by Laila Azzeh | Mar 07,2012 | 23:51

AMMAN — Jordan is on the right track in linking population issues with development when enacting population policies and following up on national progress towards taking advantage of the demographic opportunity, experts said on Wednesday.

However, the Kingdom’s development process “suffers from a lack of coordination and scattered efforts due to the fact that there are more than one body that tackles the issues of population and development”, said Raed Odwan, director of the interior ministry’s local development directorate.

“It would have been better for these bodies to unify their work in one national institution in charge of planning, implementing, monitoring and evaluating population policies,” added the official, who headed a delegation to Indonesia last month to look into its experience in population and development.

The delegates, including representatives of several national institutions as well as the Senate and the Lower House, were acquainted with Indonesia’s efforts to link population with development and apply decentralisation.

“There is an urgent need to unify national legislation in the field of population and development by designating two ministries to specialise in this field and work to expedite the development of local communities scientifically, like in Indonesia,” said Nawal Faouri, a member of the delegation and head of the Senate Population and Development Committee.

During a press conference to highlight the outcomes of the visit, she added that Jordan needs an executive body that is capable of implementing population policies and has the authority and the legislative basis to ensure the best application of population programmes.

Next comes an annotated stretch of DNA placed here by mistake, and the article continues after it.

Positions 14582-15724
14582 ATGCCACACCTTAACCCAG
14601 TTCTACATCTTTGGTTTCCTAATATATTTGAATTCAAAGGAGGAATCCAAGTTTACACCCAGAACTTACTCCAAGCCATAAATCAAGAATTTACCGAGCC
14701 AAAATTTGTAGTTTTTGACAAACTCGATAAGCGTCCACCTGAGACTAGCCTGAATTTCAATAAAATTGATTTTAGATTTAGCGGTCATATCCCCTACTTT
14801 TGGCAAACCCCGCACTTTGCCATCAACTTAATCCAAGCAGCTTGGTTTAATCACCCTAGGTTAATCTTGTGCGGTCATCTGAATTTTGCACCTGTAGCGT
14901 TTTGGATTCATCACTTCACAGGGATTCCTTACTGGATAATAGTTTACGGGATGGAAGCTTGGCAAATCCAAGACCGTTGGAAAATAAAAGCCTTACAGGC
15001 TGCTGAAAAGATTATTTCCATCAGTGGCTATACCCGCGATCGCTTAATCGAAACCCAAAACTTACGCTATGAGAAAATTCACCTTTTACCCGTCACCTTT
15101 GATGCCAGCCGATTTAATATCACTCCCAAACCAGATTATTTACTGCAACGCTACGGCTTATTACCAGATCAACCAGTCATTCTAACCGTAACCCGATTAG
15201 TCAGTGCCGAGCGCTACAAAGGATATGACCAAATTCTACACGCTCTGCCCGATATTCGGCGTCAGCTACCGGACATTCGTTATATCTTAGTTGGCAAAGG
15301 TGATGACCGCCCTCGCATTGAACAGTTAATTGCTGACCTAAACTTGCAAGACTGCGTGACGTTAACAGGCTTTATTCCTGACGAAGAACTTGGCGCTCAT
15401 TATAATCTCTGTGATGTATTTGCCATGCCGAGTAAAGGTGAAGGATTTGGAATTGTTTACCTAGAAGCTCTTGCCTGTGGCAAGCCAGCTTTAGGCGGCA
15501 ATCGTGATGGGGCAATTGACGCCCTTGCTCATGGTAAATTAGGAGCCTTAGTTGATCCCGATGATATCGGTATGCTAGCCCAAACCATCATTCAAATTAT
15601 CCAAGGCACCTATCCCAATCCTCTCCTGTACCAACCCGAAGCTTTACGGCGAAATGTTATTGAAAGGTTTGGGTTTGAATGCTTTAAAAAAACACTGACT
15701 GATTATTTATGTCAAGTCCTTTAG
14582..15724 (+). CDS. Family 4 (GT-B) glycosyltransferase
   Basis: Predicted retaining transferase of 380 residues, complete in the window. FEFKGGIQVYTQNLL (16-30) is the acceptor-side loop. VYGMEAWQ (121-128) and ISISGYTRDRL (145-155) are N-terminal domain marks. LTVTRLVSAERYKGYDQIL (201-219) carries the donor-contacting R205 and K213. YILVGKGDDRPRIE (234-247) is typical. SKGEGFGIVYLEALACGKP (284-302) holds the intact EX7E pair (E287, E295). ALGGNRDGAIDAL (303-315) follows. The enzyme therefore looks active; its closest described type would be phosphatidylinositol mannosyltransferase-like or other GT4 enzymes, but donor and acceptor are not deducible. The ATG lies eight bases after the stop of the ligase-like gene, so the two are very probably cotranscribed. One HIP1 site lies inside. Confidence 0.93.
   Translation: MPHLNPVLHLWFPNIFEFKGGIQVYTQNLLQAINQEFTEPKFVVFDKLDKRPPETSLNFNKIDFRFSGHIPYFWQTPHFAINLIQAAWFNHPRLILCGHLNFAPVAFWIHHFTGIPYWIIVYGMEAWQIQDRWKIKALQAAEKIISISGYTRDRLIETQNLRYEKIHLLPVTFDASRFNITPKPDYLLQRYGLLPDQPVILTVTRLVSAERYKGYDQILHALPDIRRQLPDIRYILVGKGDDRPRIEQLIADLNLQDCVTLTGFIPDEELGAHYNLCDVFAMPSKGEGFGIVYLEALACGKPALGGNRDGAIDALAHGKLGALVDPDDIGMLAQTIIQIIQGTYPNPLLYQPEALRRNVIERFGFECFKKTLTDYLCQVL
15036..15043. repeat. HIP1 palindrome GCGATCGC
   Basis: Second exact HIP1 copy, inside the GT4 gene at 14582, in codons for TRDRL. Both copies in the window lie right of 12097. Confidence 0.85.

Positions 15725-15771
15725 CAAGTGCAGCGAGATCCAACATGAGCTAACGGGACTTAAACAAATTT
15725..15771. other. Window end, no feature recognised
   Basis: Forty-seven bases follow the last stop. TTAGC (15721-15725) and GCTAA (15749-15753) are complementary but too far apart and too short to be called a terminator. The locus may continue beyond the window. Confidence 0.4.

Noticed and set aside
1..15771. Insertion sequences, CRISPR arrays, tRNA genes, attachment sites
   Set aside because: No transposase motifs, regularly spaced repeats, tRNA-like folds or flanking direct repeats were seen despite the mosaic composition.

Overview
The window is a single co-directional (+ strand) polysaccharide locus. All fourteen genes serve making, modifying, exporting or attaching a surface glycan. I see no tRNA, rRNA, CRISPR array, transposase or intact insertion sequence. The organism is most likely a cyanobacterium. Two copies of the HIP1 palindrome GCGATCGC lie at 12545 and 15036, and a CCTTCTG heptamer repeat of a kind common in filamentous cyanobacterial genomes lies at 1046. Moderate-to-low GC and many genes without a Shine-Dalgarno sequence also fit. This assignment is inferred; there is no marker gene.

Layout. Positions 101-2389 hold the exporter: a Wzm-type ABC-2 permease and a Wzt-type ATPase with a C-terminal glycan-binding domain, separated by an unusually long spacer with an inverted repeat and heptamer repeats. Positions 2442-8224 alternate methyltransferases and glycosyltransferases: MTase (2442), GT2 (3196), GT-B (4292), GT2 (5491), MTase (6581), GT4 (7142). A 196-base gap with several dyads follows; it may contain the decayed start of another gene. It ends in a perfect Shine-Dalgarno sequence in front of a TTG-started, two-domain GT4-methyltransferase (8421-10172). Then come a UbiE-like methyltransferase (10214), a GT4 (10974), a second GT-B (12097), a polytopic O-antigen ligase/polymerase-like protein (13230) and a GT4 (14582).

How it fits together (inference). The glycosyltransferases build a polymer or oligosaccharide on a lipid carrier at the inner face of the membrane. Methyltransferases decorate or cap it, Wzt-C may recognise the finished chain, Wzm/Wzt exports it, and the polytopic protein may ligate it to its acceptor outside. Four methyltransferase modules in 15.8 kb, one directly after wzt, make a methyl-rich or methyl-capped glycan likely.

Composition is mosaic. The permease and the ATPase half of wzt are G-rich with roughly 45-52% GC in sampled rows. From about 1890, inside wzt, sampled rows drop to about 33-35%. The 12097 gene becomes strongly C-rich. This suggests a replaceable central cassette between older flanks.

Higher Population Council (HPC) Secretary General Raeda Qutob noted that the visit, which was supported by the Johns Hopkins University/Jordan Health Communication Partnership, showed areas of similarity with Indonesia, particularly in focusing on family development rather than only family planning.

“Jordan deals with the issue of family planning as a means and not an end,” she said, stressing the need to benefit from Indonesia’s decentralisation approach in order to develop local communities in Jordan.

Odwan said the Asian country distributes power between the central government and local community governments in governorates, provinces and districts, which all have elected parliamentary councils. The country also has a financial balance law to distribute state funds equitably.

“A total of 20 per cent of Indonesia’s revenues go to local communities, in addition to what these areas gain from projects they implement and taxes they impose,” he highlighted, adding that the central government only takes 7 per cent of these taxes.

Odwan added that the development policies and programmes in the Asian country are based on the Millennium Development Goals and the needs of the local communities.

Qutob said the HPC has also looked into Indonesia’s experience in activating the role of midwives in providing services in underprivileged areas.

She added that midwives in Jordan are still facing challenges that prevent them from providing comprehensive family planning services, including a lack of incentives.

The HPC secretary general underlined the need for introducing higher education courses in demographic studies in order to eliminate the need to resort to experts from abroad, who do not understand the specificity of the Jordanian culture.

Faouri warned that failure to take advantage of the demographic opportunity in 2030, the stage in the country’s development at which the ratio of dependents to workers is lowest, “would turn the opportunity into a tragedy”.